In last week’s blog, I spoke about the tool of validation as being an important one to help your partner feel understood. Validation will help your mate feel like he or she is being heard and will increase emotional connection in your relationship. I explained that it’s not necessary for you to actually experience the situation or circumstances the same way your mate does in order to validate how he or she feels. By being able to use this tool, it lets your mate feel he or she matters.
Today, I want to go further and talk about how to increase empathy. First understand that empathy is not the same as sympathy. When you feel sympathetic, you’re merely feeling sorry for someone. However, when you’re empathetic, it’s like you’ve stepped into the other person’s shoes and you’re able to understand how they’re feeling.
I read an article recently where the author said that he believed that some people suffer from Empathy Deficit Disorder. He maintains that these people are self-absorbed and are unable to tune into what others experience because they’ve been too focused on earning power, status, or money rather than being concerned with forming healthy relationships.
Though I certainly agree that this focus could cause a lack of empathy, I’d suggest that it might also be brought on by some children learning to cut off their emotions early in life. When a child feels unattended to, like they don’t matter, it’s quite painful. As a result, these children survive by shutting down their emotions. As adults they become intellectualizers — sort of cut off at the head.
The good news is that it’s been discovered there’s something called neuroplasticity which means that even as adults our brains continue to grow and make new connections. It’s also been found that within our brains are mirror neurons. These are neurons that become active merely be watching others; they literally mirror the other person. They will “fire” and react when you’re seeing someone in distress, when you see another taking some action, and even when you witness the other person being altruistic.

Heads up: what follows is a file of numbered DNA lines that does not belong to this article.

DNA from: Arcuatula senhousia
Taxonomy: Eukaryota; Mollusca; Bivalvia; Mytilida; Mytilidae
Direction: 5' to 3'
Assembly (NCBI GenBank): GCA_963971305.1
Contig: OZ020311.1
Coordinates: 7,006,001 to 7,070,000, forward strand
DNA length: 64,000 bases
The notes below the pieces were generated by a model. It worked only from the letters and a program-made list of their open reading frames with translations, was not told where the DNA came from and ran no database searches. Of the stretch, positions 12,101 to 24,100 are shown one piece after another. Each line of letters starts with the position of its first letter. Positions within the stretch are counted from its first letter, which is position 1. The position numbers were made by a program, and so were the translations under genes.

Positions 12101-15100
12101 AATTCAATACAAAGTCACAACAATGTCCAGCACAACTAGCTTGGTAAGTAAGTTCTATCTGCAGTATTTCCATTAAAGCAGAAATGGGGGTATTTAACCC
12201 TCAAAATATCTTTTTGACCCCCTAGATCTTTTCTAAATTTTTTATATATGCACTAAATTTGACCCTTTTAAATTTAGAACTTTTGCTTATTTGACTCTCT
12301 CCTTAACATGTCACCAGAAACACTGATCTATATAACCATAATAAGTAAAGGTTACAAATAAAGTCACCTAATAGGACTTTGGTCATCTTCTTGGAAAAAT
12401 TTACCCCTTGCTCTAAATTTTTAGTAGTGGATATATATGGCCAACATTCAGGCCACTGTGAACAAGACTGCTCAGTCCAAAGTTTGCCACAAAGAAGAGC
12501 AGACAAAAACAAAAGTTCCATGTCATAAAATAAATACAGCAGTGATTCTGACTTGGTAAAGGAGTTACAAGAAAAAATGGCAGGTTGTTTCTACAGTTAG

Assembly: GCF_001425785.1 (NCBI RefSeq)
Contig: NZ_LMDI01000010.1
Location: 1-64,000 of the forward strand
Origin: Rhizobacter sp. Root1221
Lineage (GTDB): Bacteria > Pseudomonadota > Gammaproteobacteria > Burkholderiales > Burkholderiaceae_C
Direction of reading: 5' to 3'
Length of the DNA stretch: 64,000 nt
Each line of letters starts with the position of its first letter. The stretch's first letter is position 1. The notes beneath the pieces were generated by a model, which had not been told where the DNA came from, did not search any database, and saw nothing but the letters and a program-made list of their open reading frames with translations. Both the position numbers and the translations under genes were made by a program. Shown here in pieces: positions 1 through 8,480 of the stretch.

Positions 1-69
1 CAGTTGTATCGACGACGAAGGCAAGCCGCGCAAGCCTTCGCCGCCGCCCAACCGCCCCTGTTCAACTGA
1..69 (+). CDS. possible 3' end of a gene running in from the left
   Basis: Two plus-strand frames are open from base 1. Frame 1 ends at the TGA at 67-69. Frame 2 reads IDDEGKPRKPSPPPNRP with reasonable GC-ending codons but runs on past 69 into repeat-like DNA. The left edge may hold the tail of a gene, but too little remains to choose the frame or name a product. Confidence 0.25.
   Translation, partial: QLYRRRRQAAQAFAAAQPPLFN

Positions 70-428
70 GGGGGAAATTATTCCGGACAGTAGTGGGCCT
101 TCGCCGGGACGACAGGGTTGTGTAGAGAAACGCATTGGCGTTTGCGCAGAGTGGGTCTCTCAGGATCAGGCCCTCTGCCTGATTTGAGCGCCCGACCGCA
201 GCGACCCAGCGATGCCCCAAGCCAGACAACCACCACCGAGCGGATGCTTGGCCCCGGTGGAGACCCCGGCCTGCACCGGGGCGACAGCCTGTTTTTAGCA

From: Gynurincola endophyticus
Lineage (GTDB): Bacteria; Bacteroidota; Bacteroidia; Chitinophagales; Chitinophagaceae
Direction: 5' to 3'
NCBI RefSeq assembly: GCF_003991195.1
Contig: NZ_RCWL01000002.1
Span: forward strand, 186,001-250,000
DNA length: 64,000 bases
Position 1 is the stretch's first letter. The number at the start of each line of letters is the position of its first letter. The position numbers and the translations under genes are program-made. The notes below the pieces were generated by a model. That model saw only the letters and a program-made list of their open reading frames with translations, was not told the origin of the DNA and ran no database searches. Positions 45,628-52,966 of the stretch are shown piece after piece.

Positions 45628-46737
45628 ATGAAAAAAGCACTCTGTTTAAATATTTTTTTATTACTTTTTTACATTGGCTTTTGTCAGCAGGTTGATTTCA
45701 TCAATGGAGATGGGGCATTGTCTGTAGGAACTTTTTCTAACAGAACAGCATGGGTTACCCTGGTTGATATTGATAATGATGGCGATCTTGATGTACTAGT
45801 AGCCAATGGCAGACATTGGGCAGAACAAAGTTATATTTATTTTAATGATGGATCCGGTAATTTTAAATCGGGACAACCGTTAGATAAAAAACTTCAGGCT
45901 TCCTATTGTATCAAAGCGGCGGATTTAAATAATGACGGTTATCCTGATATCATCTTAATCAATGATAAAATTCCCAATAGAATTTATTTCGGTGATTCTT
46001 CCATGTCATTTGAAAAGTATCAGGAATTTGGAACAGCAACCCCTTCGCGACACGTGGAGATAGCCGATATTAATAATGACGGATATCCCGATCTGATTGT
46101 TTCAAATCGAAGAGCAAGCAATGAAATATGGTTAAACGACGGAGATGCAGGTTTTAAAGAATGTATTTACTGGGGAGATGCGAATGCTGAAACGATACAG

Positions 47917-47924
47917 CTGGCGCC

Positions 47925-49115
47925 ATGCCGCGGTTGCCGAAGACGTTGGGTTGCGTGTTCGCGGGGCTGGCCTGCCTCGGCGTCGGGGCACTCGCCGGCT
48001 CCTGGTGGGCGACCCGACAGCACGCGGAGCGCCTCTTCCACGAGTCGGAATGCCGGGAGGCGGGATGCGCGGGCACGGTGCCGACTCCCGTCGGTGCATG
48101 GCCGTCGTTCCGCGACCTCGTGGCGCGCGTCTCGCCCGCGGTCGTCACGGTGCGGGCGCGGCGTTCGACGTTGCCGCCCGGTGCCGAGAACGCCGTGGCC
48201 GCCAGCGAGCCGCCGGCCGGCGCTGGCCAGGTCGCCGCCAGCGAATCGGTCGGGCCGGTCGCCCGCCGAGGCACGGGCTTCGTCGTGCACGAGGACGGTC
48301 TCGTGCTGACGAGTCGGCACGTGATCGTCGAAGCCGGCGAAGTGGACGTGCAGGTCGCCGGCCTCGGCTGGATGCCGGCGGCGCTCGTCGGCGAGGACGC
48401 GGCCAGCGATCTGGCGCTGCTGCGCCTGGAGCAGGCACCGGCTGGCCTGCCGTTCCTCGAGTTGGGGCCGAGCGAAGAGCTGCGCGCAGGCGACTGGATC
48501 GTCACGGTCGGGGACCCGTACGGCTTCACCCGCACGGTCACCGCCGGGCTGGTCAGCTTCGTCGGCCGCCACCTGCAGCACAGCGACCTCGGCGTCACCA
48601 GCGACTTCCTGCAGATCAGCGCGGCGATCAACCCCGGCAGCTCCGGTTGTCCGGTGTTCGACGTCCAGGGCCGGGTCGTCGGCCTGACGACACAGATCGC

Of course, the question becomes how do you make this happen in your life? Well, as I often say, you can’t change something unless you’re aware of it. For some of you this will mean taking a long, hard, honest look at yourself. Do you find that you often don’t get how others are reacting? Do you realize that you’re just very much into your own thing?
Some of you may have help from those around you. It probably doesn’t feel like help though because this supposed help comes as your mate complaining that you never seem to care or that nothing he or she says seems to matter. Perhaps, it’s time to take the comments seriously.
I have a client who did shut down in childhood. She’s very aware that in many cases she just doesn’t know what to do. So what she does is watch others closely to see what they do. Then she adjusts her behavior accordingly and makes a mental note for the next time. Good for her!
If you realize that you’re strength isn’t empathy, you can make a change. Start to focus on how others are acting, responding both in words and gestures. When you do, your mirror neurons will start to react and learn. Know that it will take a little while but know that it can be done!
Additionally, be assured that learning to express more empathy will make a big difference in your relationship because empathy will increase emotional connection in your relationship.